LONDON — Queen Elizabeth II met with the British military's chief of staff at Windsor Castle on Wednesday, the first time she was seen carrying out a face-to-face engagement since she missed the national Remembrance Sunday service due to a sprained back.
The 95-year-old monarch looked well as she chatted with Gen. Nick Carter in Windsor Castle's Oak Room. The queen, who wore a colorful floral dress, stood to welcome Carter, who is preparing to step down from his role as the armed forces chief at the end of November.
The Oak Room is the queen's sitting room and office, and her elderly pet dorgi Candy — a cross between a corgi and dachshund — was seen greeting Carter as he entered the room.
Concerns about the monarch's health were raised last month, when she spent a night in a London hospital after being admitted for medical tests. In late October, palace officials said the monarch had been told by doctors to rest for two weeks and only take on light duties.
Those concerns intensified after she pulled out at the last minute from Sunday's national Remembrance service to pay tribute to Britain's war dead. Buckingham Palace officials, who had said it was the monarch's "firm intention" to make the event, announced Sunday that she decided she had to miss the ceremony because she sprained her back.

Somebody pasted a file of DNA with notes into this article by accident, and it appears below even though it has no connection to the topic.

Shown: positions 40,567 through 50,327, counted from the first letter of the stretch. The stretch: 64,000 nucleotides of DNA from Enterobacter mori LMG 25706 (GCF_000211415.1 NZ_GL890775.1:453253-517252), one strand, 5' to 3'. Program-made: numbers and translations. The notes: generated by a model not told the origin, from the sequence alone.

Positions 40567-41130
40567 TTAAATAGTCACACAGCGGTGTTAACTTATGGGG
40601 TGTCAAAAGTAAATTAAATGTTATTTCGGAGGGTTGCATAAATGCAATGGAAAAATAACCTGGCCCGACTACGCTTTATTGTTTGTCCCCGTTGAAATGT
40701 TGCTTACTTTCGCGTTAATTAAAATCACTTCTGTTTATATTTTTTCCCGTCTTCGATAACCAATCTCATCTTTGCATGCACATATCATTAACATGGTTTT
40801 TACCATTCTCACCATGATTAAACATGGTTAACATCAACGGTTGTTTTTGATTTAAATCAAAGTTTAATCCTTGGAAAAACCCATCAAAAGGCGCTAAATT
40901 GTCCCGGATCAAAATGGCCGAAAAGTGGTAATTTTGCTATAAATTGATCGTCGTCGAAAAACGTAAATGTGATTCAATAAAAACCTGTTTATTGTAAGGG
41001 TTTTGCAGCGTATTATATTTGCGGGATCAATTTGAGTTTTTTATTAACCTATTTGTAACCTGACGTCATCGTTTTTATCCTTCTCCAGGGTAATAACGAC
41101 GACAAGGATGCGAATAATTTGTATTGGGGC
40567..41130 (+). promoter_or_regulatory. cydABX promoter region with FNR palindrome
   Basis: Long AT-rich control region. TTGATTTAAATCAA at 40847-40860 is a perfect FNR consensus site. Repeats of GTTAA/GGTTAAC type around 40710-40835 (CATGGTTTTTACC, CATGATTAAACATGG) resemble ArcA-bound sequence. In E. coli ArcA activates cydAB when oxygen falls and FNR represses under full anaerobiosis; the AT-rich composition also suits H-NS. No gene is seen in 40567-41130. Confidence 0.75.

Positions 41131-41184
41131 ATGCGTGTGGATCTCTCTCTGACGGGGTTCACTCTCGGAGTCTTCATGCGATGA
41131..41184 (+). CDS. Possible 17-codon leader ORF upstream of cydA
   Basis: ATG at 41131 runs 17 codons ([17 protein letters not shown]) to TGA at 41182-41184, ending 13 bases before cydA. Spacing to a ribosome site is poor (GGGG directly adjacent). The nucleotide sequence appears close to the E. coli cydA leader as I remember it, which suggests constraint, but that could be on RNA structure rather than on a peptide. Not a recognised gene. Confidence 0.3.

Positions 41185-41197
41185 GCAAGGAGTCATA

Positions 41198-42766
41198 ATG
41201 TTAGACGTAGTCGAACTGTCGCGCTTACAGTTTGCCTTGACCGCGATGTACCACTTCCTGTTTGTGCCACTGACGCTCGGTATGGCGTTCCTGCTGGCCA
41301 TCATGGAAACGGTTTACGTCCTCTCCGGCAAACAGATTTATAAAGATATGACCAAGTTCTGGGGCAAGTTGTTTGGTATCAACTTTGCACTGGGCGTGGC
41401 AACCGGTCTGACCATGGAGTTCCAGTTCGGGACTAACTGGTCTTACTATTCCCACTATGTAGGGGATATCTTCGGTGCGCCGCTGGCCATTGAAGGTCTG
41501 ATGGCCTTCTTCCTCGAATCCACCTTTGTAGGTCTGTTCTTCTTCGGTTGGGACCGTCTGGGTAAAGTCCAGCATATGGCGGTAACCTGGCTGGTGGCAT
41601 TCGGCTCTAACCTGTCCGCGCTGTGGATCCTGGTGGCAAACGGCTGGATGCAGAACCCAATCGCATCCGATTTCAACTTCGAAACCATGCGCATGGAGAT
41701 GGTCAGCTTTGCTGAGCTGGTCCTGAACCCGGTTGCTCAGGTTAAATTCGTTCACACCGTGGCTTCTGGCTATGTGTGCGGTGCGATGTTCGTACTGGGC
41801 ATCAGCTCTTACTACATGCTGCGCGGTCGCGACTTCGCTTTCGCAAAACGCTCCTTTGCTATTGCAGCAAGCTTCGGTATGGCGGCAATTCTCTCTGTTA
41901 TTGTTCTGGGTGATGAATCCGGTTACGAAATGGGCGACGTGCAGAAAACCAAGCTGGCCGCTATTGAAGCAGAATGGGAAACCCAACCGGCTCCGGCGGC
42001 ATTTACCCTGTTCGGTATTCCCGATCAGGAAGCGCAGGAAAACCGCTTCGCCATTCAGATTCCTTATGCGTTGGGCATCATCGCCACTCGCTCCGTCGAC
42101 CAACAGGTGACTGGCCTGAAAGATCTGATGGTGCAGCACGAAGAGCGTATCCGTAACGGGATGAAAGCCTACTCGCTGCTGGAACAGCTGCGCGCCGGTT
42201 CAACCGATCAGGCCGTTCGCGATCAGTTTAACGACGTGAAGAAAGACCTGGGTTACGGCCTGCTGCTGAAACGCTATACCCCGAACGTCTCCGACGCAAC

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Elizabeth is Britain's longest-lived and longest-reigning monarch. She is due to celebrate her Platinum Jubilee — marking 70 years on the throne — next year.
During her rest period, the queen has continued to work from home, doing desk-based duties and spending most of her time at Windsor Castle, west of London.
She canceled plans to attend the U.N. climate summit in Glasgow, Scotland, sending a video message instead to world leaders attending this month's conference. She also canceled an earlier trip to Northern Ireland.
The queen held an in-person meeting with Prime Minister Boris Johnson last week but was not photographed doing so.